Oil prices have remained steady due to weak demand concerns despite trade optimism on talks between the US and China.

Brent crude oil futures slipped six cents to $58.90 a barrel while US West Texas Intermediate (WTI) crude futures were flat at $53.31 a barrel, reported Reuters.

US President Donald Trump said that efforts to end a dispute with China were going smoothly as negotiators are working towards reaching a Phase 1 trade deal. Leaders from both countries are expected to sign in November 2019 when they meet at APEC summit.

Reuters quoted ANZ bank as saying: “Commodity markets were cautiously optimistic amid signs that a trade deal was close to being signed by the US and China.

“Crude oil prices remained in the doldrums, with ongoing economic weakness weighing on sentiment.”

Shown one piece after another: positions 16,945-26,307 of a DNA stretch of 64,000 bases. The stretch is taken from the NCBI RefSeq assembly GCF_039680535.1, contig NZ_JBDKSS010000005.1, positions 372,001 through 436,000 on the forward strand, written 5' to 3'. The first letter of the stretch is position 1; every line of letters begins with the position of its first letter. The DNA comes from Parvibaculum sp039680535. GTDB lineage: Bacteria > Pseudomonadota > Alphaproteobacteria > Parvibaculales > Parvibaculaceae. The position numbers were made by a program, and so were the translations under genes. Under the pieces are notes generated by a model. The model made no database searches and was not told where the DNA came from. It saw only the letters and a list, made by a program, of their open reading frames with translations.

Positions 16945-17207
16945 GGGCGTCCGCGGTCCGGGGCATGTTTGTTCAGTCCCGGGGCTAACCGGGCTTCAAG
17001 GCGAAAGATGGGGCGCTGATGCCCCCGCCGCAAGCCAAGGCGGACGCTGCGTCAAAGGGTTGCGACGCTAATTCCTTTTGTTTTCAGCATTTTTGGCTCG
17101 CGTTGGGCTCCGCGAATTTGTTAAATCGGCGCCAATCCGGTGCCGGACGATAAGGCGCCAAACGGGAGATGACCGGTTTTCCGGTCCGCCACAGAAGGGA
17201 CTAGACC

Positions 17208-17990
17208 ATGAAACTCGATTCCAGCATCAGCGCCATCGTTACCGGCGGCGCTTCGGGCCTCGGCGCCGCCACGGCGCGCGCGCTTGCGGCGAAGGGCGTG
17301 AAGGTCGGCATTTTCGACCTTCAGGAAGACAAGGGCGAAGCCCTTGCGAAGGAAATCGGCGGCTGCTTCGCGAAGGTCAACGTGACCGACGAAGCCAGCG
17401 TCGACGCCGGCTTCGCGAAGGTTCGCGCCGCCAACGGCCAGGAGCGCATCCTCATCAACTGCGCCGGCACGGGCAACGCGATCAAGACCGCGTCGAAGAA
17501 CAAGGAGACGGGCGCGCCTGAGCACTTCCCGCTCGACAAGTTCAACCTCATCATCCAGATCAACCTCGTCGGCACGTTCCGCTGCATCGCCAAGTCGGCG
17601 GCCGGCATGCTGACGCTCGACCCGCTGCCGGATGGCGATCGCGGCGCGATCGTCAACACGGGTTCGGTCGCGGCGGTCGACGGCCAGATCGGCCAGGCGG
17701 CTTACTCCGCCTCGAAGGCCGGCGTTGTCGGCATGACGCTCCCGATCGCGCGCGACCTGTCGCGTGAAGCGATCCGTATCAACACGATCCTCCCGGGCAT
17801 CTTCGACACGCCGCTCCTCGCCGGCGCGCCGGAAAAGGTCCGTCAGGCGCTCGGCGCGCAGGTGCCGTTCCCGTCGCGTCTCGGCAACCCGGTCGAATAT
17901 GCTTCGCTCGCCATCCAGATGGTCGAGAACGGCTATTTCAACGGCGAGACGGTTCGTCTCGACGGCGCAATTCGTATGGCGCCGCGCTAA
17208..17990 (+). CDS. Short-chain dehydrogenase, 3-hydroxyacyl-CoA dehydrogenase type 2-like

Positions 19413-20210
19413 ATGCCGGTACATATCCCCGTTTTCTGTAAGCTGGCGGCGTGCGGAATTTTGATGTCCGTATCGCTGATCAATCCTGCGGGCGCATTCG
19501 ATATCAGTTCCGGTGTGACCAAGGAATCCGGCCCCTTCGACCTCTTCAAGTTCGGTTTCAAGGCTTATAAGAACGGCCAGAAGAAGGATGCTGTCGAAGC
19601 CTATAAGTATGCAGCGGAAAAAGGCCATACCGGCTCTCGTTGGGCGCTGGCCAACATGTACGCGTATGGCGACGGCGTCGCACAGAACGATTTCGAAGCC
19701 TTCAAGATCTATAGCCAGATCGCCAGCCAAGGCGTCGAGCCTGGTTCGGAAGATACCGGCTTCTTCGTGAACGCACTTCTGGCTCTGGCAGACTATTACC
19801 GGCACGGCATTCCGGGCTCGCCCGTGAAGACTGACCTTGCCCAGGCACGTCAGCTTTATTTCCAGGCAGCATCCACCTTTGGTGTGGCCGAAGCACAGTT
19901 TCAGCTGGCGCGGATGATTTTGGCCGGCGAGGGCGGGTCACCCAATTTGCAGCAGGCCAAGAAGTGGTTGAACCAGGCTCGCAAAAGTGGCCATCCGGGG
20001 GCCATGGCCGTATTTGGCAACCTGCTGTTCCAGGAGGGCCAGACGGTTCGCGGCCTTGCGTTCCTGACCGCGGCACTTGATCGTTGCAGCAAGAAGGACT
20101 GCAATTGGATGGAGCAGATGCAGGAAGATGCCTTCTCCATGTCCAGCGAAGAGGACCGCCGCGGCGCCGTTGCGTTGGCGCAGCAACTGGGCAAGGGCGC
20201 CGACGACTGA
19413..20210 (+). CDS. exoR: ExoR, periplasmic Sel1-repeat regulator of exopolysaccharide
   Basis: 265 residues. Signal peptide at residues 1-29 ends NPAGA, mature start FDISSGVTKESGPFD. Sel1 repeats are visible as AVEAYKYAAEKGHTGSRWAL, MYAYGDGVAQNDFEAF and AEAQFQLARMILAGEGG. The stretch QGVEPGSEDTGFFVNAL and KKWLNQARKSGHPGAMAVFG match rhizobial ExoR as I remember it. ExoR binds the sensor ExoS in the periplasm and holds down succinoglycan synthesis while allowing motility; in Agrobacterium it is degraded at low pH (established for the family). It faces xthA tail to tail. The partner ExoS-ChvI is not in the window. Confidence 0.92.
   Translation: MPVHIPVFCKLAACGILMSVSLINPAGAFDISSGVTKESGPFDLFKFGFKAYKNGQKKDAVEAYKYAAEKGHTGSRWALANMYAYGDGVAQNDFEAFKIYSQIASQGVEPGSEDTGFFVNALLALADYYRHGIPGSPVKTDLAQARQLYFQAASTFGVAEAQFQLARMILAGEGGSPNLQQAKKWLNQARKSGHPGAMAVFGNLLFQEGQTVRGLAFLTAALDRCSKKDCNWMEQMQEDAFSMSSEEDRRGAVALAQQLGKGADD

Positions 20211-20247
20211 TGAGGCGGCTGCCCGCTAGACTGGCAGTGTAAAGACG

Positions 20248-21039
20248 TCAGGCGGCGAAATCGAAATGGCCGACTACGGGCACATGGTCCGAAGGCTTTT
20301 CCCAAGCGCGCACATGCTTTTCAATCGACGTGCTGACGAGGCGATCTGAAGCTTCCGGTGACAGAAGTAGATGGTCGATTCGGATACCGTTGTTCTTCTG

Despite some signs of easing tensions between the two countries, US Commerce Secretary Wilbur Ross said that an initial deal need not be finalised immediately next month. Ross highlighted the need to get the right deal.

Trade tensions increased as China seeks retaliatory sanctions of $2.4bn against the US for non-compliance with a World Trade Organization (WTO) ruling in a tax case dating back to the era of President Barack Obama.

Samsung Futures Seoul commodity analyst Kim Kwang-Rae said that oil prices are also under pressure as Russia again missed its target to reduce oil production last month.

Additionally, negotiations between the oil cartel members Kuwait and Saudi Arabia to restart production from jointly operated fields in the Neutral Zone have put downward pressure on prices.

A preliminary Reuters poll showed that US crude stocks are expected to have increased for a sixth consecutive week while it highlighted a slighter reduction in the distillates and gasoline stocks in the week ending 18 October.